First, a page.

Fibrillin and Associated Family Members. Microfibrils form a major structural component of the ECM, and misregulation of microfibril assembly is implicated in disease states including Marfan’s Syndrome. FN is essential for microfibril formation, including fibrillin; siRNA knockdown experiments of FN indicate significantly impaired microfibril formation in the absence of FN expression [87]. FN affinity for fibrillin may be inhibited by gelatin, suggesting its binding site lies between FNII 1 and FNI 9 [88].
Growth Factors. Members of the transforming growth factor β (TGF-β) family, fibroblast growth factor (FGF) family, platelet-derived growth factor (PDGF) family, hepatocyte growth factor (HGF) family, and vascular endothelial growth factor (VEGF) family all have multiple binding locations within FN, but most seem to share affinity for FN III12–14 [68,89]. Furthermore, latent TGF-βbinding proteins (LTBPs) colocalize with FN fibrils, which may increase the capacity of the ECM small molecule reservoir [90]. Localization of growth factors to FN occurs without disrupting the binding of these cytokines to their corresponding receptor [68] and thus may serve as a mechanism to upregulate signaling; for example, localization of TGF-β1 to FN fibrils upregulates TGF-β1-induced EMT [69].
Glycosaminoglycans and Proteoglycans. The glycosaminoglycan (GAG) heparin, along with proteoglycans (PGs) containing heparan sulfate or chondroitin sulfate side chains exhibit FN affinity.These include members of the syndecan family, which enhance cell-FN interactions with integrins [6,91]. Interestingly, perlecan-FN substrates have been shown to have anti-adhesive effects during cell attachment but do not display similar effects on perlecan-laminin substrates. Heparin and heparan sulfate, but not hyaluronan or chondroitin sulfate, also reduce adhesion to FN, the effects of which can be diminished with heparinase treatment. These GAG–PG interactions form the hydrogel structure of the ECM, further supported by FN, collagen and elastin networks [92].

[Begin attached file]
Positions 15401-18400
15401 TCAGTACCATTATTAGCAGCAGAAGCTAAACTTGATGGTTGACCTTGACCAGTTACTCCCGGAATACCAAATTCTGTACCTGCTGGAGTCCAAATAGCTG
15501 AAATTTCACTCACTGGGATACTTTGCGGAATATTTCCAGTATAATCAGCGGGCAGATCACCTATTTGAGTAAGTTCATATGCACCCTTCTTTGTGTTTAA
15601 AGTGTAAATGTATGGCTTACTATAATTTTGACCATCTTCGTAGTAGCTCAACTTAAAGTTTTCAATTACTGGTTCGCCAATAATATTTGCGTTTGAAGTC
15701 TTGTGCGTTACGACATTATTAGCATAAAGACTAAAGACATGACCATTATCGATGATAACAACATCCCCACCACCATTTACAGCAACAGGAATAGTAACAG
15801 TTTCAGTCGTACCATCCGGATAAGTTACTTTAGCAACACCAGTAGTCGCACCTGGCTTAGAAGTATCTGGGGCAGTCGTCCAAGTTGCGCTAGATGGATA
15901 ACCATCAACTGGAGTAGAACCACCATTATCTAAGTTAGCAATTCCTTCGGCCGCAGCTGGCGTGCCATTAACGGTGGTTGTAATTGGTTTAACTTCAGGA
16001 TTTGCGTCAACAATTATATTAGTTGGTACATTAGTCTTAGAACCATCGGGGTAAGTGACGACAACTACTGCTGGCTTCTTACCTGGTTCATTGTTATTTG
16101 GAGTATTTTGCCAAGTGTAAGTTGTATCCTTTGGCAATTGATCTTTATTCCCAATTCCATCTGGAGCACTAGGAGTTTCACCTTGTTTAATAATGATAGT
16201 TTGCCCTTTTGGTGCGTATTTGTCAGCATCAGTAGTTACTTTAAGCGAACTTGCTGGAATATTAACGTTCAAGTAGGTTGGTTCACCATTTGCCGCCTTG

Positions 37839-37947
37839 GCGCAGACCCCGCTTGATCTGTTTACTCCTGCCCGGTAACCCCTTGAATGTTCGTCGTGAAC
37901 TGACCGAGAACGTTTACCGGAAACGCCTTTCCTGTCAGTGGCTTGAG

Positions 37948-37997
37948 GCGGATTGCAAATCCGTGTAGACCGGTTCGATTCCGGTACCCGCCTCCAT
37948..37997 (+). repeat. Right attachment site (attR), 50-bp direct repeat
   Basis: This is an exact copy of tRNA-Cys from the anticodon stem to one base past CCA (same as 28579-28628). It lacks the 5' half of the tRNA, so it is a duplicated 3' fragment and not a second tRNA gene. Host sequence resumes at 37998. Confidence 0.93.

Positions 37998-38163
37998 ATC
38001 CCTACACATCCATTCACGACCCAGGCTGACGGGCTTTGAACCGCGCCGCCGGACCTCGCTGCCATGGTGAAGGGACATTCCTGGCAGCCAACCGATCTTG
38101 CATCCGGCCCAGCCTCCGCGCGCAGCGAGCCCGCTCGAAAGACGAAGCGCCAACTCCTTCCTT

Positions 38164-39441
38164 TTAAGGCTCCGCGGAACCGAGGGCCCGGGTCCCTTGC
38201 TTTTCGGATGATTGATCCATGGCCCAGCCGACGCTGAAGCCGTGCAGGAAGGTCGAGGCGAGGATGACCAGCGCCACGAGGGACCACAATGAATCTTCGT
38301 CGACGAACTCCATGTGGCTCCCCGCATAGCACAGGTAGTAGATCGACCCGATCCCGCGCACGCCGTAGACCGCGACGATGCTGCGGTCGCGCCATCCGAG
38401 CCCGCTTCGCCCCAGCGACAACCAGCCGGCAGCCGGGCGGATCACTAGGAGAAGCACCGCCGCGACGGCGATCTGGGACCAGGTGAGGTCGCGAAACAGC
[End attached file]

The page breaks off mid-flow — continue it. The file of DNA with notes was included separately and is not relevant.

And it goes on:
Bacterial Wall Proteins. Many bacteria express cell wall-anchored FN binding proteins that align antiparallel with the 29 kDa fragment to form a tandem β-zipper. These include S. aureus, S. dysgalactiae and B. burgdorferi. Cell wall proteins from S. pyogenes and S. equismilis also bind to this region as well as to the collagen binding fragment. Several of these bacterial wall proteins have been shown to inhibit FN fibrilogenesis (discussed above) [93,94,95,96].